Table of Contents

Economic Theory and Competition Law

Economic Theory and Competition Law

ASCOLA Competition Law series

Edited by Josef Drexl, Laurence Idot and Joël Monéger

The context for this book is the increasingly complex relationship between economic theory and competition law which gives rise to lively political and academic debate on the direction competition law should take in a more global and innovation-oriented market place.

Chapter 3: The Goals of Japanese Competition Law

Shuya Hayashi

Subjects: economics and finance, competition policy, law and economics, law - academic, competition and antitrust law, law and economics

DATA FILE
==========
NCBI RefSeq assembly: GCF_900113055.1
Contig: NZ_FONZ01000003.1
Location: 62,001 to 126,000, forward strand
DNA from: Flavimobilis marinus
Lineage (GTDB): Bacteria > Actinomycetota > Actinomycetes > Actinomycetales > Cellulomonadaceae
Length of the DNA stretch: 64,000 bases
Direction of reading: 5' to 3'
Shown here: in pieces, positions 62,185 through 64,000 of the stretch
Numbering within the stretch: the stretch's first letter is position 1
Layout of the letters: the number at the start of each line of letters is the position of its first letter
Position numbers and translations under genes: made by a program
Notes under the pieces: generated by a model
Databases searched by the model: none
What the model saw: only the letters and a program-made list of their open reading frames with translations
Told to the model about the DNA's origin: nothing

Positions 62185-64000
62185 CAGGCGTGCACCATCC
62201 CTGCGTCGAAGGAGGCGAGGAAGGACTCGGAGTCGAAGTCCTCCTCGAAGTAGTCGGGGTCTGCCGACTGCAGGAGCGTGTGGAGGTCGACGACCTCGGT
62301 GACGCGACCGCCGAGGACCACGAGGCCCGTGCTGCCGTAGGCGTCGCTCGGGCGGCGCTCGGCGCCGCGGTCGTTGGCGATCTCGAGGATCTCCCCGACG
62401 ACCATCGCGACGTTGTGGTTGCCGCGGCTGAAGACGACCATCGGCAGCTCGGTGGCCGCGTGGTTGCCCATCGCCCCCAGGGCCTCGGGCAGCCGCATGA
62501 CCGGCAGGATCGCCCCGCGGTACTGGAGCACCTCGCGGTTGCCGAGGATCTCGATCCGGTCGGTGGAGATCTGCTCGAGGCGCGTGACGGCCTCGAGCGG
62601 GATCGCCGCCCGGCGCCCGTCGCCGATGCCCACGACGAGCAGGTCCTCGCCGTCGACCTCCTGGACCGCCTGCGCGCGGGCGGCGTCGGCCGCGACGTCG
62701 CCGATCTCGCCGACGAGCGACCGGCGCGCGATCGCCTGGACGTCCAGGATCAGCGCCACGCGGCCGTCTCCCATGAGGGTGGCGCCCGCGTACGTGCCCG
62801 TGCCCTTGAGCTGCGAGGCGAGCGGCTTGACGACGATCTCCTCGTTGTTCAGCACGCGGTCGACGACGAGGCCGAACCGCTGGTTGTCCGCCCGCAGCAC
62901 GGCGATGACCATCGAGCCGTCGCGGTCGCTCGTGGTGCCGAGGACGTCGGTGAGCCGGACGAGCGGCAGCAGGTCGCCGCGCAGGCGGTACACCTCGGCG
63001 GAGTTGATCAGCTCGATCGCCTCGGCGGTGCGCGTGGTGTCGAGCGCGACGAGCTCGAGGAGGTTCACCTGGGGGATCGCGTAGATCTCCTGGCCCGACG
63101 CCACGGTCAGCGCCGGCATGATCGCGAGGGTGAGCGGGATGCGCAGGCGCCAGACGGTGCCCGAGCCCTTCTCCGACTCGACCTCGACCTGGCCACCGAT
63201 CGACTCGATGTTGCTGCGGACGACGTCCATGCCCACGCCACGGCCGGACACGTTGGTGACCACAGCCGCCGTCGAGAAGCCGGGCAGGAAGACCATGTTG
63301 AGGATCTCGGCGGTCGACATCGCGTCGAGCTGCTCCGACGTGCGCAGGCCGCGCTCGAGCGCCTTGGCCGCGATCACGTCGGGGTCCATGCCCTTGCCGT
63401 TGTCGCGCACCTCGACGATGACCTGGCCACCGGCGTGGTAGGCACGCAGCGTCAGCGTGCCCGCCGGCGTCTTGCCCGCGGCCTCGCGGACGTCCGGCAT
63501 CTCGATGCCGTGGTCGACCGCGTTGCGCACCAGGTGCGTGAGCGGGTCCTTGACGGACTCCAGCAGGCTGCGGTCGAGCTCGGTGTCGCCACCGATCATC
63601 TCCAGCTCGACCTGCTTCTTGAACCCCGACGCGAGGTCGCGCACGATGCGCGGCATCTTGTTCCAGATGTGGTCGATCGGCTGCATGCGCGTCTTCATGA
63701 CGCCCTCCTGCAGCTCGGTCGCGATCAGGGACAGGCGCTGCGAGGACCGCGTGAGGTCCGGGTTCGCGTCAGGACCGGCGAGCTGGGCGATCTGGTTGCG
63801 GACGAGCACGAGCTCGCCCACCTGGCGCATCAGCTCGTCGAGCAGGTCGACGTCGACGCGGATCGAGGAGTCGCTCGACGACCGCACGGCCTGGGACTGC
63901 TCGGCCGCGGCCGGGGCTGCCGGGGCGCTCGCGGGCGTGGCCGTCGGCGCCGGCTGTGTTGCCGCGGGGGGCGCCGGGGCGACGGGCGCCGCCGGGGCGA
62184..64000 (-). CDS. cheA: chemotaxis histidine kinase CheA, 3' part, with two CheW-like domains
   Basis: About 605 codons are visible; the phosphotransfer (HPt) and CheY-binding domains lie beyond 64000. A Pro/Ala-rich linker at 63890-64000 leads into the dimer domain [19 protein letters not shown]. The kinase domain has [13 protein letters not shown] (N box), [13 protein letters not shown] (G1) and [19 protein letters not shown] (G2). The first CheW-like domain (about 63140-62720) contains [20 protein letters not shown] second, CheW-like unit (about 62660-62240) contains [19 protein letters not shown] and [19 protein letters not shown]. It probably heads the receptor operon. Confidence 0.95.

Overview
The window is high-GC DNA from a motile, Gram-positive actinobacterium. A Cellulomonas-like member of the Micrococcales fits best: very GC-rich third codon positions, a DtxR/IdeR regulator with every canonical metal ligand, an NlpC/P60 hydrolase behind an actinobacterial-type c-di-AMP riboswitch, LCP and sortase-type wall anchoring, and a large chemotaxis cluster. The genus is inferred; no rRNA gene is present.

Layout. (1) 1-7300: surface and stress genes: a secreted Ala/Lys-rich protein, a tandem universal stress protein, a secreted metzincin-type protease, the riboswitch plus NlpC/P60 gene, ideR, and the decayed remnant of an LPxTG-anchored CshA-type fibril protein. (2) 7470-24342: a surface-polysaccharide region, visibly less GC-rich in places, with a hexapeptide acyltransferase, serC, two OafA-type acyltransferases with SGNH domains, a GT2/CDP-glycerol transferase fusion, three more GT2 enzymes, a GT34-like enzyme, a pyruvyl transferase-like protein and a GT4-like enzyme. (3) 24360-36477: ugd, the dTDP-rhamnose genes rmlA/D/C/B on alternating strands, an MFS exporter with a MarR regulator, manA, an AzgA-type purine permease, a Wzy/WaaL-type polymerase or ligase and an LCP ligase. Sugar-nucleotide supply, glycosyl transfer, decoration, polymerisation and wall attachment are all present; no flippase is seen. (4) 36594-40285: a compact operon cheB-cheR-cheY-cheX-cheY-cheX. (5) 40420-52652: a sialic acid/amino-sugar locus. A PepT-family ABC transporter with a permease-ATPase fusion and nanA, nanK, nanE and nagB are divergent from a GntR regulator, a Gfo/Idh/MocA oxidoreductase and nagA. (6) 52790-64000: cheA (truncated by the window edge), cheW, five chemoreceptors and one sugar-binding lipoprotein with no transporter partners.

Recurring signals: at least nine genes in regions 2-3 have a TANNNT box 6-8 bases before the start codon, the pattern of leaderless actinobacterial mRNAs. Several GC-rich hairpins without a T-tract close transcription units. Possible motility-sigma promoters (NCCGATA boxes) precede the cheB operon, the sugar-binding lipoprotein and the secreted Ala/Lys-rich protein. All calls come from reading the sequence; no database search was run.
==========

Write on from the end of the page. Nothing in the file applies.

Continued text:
Shuya Hayashi* 1 COMPETITION LAW AND POLICY IN JAPAN 1.1 The Intrinsic Value of Competition This chapter considers the goals of competition law, focusing on the various aspects of Japanese competition law. The general theme of the goal of competition law, one of the most challenging and controversial in the field, is addressed as well. Then the chapter explains the Japanese perspective on this topic, although a detailed discussion about what the goal of competition law generally should be, will be avoided.1 The goal of competition law is difficult to explain comprehensively. Of course, generally speaking, it is to promote free and fair competition. Promoting competition leads to improving economic efficiency and stimulating innovation and, as a result, maximizing consumer welfare. However, what is and what should be the concept of fair and free competition is highly controversial.2 As Kenneth Arrow has pointed out,3 many economists have focused on the consequences of resource allocation. Any * Associate Professor of Law at Nagoya University Graduate School of Law, Nagoya (Japan). 1 In principle, I will confine the footnotes on Japanese law to the materials written in English, mainly because of space constraints. 2 Similarly, it is also controversial that the ultimate goal of competition policy should be to maximize consumer welfare. Not a few economists think that the goal of competition policy is to maximize net social welfare including consumer welfare. Even if many economists accept the consumer-welfare standard, they will have negative attitudes towards such additional goals...

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